HHS’ OCR Proposes HIPAA Change to Share Settlements of Data Breaches with Victims
The U.S. Department of Health and Human Services (HHS) Office for Civil Rights (OCR) is planning to issue an advance notice of proposed rulemaking this November that could be a major game changer for HIPAA breach settlements. According to the Data Protection Report, the OCR plans to get the public’s input on a policy change that would involve HIPAA settlements to be shared with the victims of their respective data breaches.
The proposal would amend Section 13410(c)(3) of the Health Information Technology for Economic and Clinical Health Act (HITECH), which addresses privacy and security concerns of transmitting health information electronically by imposing civil and criminal penalties for HIPAA violations.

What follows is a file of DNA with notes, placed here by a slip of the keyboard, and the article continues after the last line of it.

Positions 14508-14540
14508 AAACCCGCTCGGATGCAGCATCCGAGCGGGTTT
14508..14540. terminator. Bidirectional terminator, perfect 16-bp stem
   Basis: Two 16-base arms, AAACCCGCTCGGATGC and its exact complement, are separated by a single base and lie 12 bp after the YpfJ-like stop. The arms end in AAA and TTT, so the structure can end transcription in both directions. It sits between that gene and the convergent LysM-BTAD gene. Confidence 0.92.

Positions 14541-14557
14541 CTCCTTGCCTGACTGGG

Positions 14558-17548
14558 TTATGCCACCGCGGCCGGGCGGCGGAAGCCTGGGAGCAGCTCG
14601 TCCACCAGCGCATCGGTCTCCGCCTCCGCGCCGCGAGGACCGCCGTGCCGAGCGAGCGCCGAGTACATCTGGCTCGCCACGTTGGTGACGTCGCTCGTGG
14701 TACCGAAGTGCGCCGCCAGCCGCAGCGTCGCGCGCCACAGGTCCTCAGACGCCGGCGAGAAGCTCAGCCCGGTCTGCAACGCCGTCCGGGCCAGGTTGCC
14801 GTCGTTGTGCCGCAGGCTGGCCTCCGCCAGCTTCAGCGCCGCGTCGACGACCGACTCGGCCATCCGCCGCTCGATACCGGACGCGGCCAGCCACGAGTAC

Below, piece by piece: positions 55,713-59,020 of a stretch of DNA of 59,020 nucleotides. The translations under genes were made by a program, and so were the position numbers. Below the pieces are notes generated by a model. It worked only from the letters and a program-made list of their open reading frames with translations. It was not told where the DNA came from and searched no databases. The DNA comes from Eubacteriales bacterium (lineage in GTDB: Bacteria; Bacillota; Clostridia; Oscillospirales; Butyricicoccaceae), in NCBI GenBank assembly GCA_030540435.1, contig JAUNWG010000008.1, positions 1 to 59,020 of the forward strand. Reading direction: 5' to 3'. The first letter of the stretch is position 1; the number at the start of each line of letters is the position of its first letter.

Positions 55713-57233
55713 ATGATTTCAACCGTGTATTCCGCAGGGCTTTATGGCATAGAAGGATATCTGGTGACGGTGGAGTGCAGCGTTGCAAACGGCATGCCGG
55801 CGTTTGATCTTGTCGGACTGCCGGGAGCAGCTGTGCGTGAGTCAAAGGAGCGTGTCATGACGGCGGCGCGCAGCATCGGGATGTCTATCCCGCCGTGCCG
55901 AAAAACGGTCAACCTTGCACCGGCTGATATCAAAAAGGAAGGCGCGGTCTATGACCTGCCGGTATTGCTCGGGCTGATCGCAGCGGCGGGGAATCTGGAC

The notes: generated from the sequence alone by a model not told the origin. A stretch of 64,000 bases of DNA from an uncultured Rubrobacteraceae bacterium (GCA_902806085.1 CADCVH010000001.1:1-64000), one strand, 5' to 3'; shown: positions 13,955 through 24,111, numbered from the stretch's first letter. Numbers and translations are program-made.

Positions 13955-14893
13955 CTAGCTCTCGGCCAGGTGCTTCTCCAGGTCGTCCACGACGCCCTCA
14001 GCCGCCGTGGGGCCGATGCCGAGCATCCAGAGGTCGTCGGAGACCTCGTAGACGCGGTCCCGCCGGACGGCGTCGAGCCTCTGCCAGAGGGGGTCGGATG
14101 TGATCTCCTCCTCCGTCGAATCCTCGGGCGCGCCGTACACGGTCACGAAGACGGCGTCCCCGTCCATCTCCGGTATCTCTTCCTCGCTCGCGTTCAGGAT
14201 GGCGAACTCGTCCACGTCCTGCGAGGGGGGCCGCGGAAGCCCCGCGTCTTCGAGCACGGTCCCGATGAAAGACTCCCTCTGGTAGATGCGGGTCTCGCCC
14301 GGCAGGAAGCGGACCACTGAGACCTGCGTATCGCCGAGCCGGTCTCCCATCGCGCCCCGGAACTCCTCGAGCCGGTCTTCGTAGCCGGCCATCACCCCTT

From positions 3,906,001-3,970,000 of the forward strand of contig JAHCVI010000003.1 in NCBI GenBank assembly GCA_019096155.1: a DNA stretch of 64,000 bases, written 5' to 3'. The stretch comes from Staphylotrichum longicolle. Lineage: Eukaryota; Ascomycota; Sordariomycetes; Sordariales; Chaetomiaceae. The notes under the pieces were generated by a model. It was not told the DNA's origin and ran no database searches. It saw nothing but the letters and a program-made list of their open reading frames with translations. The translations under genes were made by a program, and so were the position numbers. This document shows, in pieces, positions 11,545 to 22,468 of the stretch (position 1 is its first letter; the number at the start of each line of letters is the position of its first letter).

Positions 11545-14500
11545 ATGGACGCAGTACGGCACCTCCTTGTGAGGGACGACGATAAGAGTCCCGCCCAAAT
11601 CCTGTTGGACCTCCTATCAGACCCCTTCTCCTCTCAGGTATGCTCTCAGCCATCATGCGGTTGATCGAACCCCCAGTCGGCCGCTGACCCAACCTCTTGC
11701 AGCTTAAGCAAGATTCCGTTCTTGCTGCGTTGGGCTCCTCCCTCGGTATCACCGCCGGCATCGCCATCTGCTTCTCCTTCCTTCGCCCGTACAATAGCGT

The proposed change would create a process requiring a percentage of any penalty or settlement paid for a HIPAA violation causing harm to others to be distributed between the victims of the breach.
The Data Protection Report looks at some of the biggest obstacles the OCR will encounter with the proposed policy change. For starters, the OCR would have to find a way to determine the appropriate compensation for those harmed by a breach, which could be a difficult task in many cases since damages of breaches are often hard to prove. This change could also lead to higher breach settlements to appropriately compensate victims.
Companies should take note that this move by OCR indicates an added emphasis on HIPAA compliance and patient data protection.”
This article was originally published on HIPAA Secure Now! and is republished here with permission. HIPAA Secure Now offers annual online subscriptions to help covered entities and business associates keep up with compliance. Learn more here.
Tune in to our HealthcareNOW Radio for Health IT programming 24/7